Here are some crockpot meals you can make with some produce available in the winter time to give you some inspiration:

Kaidy’s Post: It’s Still Cranberry Season!

Cranberries are one of the few fruits that are native to North America. The 5 states that grow the majority of cranberries in the United States are Massachusetts, Wisconsin, New Jersey, Oregon, and Washington. Cranberries often get a bad reputation because it assumed they have a high sugar content. They are actually naturally low in sugar, however due to their bitter taste sugar is usually added in the processing of cranberry products. Cranberries are typically in season from October until December in the seacoast area.

Fresh cranberries are composed of 90% water. In 100 grams there are only 46 calories and 12.2 grams of carbohydrates with 4 of those grams coming from sugar and the another 4 grams coming from fiber. Cranberries are also rich in the micronutrients vitamin C, manganese, vitamin E, vitamin K and copper. The skin of cranberries contain a high level of antioxidants, including vitamin E, vitamin C, quercetin, and, myricetin. These antioxidants can help prevent urinary tract infections. However, these antioxidants can be lost in the processing of cranberry products, such as cranberry juice, dried cranberries or cranberry sauce. So, you’re best bet is to buy fresh cranberries to reap these benefits. Cranberries have also been shown to prevent stomach ulcers and gastric cancer, as well as lower cholesterol levels and blood pressure.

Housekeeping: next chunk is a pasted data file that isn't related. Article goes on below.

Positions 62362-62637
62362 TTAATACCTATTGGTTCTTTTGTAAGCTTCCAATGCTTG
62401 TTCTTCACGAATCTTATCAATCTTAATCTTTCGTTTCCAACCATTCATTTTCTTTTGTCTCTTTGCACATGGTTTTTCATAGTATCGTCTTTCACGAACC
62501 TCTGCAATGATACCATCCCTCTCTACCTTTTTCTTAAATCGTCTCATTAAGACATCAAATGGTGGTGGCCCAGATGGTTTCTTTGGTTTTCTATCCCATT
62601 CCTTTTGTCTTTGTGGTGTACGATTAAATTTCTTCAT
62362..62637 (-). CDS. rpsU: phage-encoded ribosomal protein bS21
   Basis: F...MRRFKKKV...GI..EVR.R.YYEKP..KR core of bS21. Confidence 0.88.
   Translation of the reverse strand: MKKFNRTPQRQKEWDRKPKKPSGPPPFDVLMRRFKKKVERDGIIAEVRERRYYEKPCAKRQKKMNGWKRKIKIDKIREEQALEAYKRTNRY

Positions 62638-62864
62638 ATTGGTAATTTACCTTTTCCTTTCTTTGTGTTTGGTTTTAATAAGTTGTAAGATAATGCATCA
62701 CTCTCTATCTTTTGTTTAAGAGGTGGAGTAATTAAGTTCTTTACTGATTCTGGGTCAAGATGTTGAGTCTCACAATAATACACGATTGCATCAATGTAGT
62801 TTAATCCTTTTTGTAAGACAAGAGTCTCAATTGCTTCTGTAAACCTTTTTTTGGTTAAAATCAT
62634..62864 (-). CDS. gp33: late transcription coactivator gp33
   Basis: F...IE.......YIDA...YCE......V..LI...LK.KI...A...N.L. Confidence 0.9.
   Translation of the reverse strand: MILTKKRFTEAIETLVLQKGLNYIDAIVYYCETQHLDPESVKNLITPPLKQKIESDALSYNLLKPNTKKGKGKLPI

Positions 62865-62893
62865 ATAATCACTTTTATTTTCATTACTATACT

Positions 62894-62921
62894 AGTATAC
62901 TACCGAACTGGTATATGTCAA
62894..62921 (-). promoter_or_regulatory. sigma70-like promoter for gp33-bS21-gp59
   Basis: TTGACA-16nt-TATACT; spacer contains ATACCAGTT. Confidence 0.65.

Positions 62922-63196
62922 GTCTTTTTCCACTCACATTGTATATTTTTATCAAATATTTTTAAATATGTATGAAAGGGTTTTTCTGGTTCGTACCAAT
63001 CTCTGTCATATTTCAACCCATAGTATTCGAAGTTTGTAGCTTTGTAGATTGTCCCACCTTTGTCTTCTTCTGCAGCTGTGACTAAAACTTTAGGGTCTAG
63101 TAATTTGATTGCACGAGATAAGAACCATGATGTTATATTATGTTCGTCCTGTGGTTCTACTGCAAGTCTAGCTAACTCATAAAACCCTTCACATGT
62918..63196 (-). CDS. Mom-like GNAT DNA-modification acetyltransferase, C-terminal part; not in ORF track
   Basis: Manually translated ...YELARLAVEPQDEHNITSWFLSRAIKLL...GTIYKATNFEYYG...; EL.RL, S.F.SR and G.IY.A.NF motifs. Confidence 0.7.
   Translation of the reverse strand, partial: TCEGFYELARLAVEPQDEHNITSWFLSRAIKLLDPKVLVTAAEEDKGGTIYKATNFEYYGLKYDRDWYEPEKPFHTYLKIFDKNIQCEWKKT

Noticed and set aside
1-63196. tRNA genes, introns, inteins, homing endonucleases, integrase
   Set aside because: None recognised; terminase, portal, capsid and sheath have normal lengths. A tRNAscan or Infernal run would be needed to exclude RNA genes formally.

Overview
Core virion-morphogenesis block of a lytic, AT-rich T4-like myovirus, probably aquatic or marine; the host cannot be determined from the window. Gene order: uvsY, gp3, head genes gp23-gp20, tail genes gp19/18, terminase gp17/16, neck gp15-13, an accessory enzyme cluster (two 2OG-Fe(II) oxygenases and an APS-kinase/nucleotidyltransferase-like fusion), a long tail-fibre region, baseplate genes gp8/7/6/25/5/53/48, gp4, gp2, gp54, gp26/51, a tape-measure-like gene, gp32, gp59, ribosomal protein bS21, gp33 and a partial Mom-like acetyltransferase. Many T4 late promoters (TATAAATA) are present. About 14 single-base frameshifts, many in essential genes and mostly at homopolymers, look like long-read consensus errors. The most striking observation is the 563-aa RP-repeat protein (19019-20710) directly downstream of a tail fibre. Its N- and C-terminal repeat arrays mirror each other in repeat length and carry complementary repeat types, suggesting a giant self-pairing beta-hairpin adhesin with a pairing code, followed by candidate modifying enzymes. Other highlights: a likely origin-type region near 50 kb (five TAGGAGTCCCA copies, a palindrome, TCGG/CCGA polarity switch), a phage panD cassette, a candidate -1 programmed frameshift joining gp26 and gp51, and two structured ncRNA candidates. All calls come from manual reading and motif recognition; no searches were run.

Cranberry sauce is a staple in any Thanksgiving meal, but there is often tons leftover. Eating cranberry sauce on its own can become boring quickly. Cranberry sauce can also be used as a jam for toast, heated up to act as a fruit sauce for pancakes or simply used as a side dish for dinner. Below is a fun winter-time smoothie recipe using cranberries and apples, which are both still available locally.

Festive Cranberry-Apple Smoothie
Ingredients:
*   6 cubes of frozen cranberry sauce, or ½ cup fresh
*   1 apple cored and chopped
*   ¼ tsp. ground cinnamon
*   ½ cup Greek yogurt
*   ½ cup milk

Directions:
1.  Place all ingredients into a blender or food process. Blend until smooth.

Sofia’s Post: Thankful for Leftovers!